These monitors have become a staple in home studios, so you’re in good hands. They’re an incredibly safe bet when it comes to flat and revealing frequency response, as well as quality and durability, and are perfect for any style of music. It makes it all the better knowing that many of your favourite artists probably own a pair of these. These monitor speakers also have the highest output power from our list so it might be worth soundproofing your studio.
- Driver Dimensions: 6.5″ (16.5 cm) Cone Woofer, 1″ (2.5 cm) Dome Tweeter
- Output power: 95W (LF:60W, HF:35W)
- Inputs: 1 x XLR, 1 x 1/4″ (TS)
- Frequency Response: 38Hz to 30kHz
- Dimensions: 8.3 x 13.1 x 11.2″ / 2.10 x 3.32 x 2.84 cm
- Weight: 18.1 lb / 8.2 kg
- Ideal neutral response
- Versatile controls for different rooms
- Iconic studio monitors with an excellent build quality
- May be too large for smaller studios
- Not for those who are after a bigger bass
- Volume and trim controls are on the rear
Under $1000: Genelec 8030D
If you’re looking to splash a little more cash, then go for the Genelec 8030D. These monitors, just like the Yamahas, have become iconic in professional studios around the world. They’re certainly not cheap, but for good reason. Where these monitors particularly shine is their transparency. In fact, they’re so transparent that it might take a bit of time to adjust. Fortunately, they have trim controls on the back if you feel the need to tweak the low-end whilst getting used to them.
What’s particularly remarkable about them is not just their frequency response, but also their transient response. The 8030c possesses a fast high frequency transient response that pulls out intricate details from dense mixes. It’s frankly unmatched in this department compared to the aforementioned studio monitor speakers. The only two downsides are really its price tag and its lack of XLR inputs. If you’re unsure what cables you have, or you’d simply like to learn more about cables, make sure to read a guide to audio cables.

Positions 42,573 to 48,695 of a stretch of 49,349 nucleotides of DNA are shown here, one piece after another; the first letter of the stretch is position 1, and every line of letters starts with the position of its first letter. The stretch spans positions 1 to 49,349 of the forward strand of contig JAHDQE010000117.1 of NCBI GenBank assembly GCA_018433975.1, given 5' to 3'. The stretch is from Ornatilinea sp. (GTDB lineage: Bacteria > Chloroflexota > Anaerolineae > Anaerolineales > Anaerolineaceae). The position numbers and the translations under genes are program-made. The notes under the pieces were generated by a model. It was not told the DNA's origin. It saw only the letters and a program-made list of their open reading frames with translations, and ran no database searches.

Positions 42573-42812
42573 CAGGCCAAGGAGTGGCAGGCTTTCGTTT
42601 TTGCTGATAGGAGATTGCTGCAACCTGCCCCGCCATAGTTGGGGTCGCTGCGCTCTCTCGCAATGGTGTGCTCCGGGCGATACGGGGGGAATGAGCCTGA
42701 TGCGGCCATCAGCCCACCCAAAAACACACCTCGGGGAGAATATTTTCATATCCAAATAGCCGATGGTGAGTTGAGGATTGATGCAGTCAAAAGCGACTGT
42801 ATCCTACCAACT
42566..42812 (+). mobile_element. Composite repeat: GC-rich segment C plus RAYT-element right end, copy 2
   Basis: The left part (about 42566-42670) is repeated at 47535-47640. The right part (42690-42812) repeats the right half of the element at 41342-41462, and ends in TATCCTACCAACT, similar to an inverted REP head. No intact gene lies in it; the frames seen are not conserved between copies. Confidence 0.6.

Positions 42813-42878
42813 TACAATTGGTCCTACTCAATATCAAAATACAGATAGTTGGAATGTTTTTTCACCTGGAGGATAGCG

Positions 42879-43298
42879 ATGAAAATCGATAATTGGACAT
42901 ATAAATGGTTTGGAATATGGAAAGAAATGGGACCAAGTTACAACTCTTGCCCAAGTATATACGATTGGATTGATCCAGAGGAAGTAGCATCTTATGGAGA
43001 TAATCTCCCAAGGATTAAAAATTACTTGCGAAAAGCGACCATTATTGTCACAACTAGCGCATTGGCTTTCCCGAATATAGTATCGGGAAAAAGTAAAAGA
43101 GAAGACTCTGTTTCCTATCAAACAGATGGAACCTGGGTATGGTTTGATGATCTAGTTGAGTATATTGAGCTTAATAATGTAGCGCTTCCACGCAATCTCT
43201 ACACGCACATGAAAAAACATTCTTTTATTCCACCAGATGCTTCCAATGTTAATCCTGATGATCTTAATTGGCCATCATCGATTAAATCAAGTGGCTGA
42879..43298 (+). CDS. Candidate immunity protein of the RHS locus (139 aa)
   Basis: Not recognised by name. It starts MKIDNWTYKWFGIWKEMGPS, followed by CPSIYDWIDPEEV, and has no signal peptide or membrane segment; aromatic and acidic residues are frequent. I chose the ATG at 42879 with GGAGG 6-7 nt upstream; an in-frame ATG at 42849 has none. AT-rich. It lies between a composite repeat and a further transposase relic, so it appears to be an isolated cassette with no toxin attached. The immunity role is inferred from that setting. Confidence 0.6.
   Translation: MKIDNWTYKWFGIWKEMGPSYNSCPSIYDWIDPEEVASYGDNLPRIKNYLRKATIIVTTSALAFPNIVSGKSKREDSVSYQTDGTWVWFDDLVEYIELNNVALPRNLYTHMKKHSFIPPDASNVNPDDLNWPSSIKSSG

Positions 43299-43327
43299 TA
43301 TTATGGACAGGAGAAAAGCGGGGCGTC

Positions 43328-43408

Despite its size, the Genelec 8030c is a beast. If your budget will permit, invest in these monitors for perfect transient response and resolution. They’re ideal for any genre of music and will be sure to make you a better mixer. They will also guarantee that your tracks will maintain the same high quality across every sound system. After all, that’s the ultimate goal when it comes to mixing.
- Driver Dimensions: 5″ (13cm) Woofer, 0.75″ (2cm) Tweeter
- Output Power: 50W LF, 50W HF
- Inputs: 1 x XLR
- Frequency response: 47Hz-25kHz
- Dimensions: 11.8″ (with Iso-Pod) x 7.4″x 7.06″ / 11.8 x 1.45 x 6.06 cm
- Weight: 11 lbs / 5kg
- Exceptionally clean transient response
- Waveguide helps provide a wide sweet spot
- A neutral sound signature helps mix translation
- Only XLR inputs
- Low output power for its price
All in all, we believe the best studio monitor speakers for every budget in 2023 are: PreSonus Eris E3.5 (for under $100), JBL 305P MKII (for under $300), Yamaha HS7 (under $500), and Genelec 8030D (for under $1000). Ignoring the price tag, the Genelec monitors are of course the best. That doesn’t mean, however, you should dig deep into your savings if you can’t afford them.
In fact, any of these studio monitors will be a good addition to your home studio setup. You’ll also be able to achieve a clean mix on all of them. It’s entirely down to your budget, needs, and level. For instance, if you’re a complete beginner to music and mixing, PreSonus Eris E3.5 will do just fine. If you’re into music and know you’ll make use of the monitors for some time, then invest in the JBLs or Yamahas. If you’re a professional and have the budget, go for the Genelecs.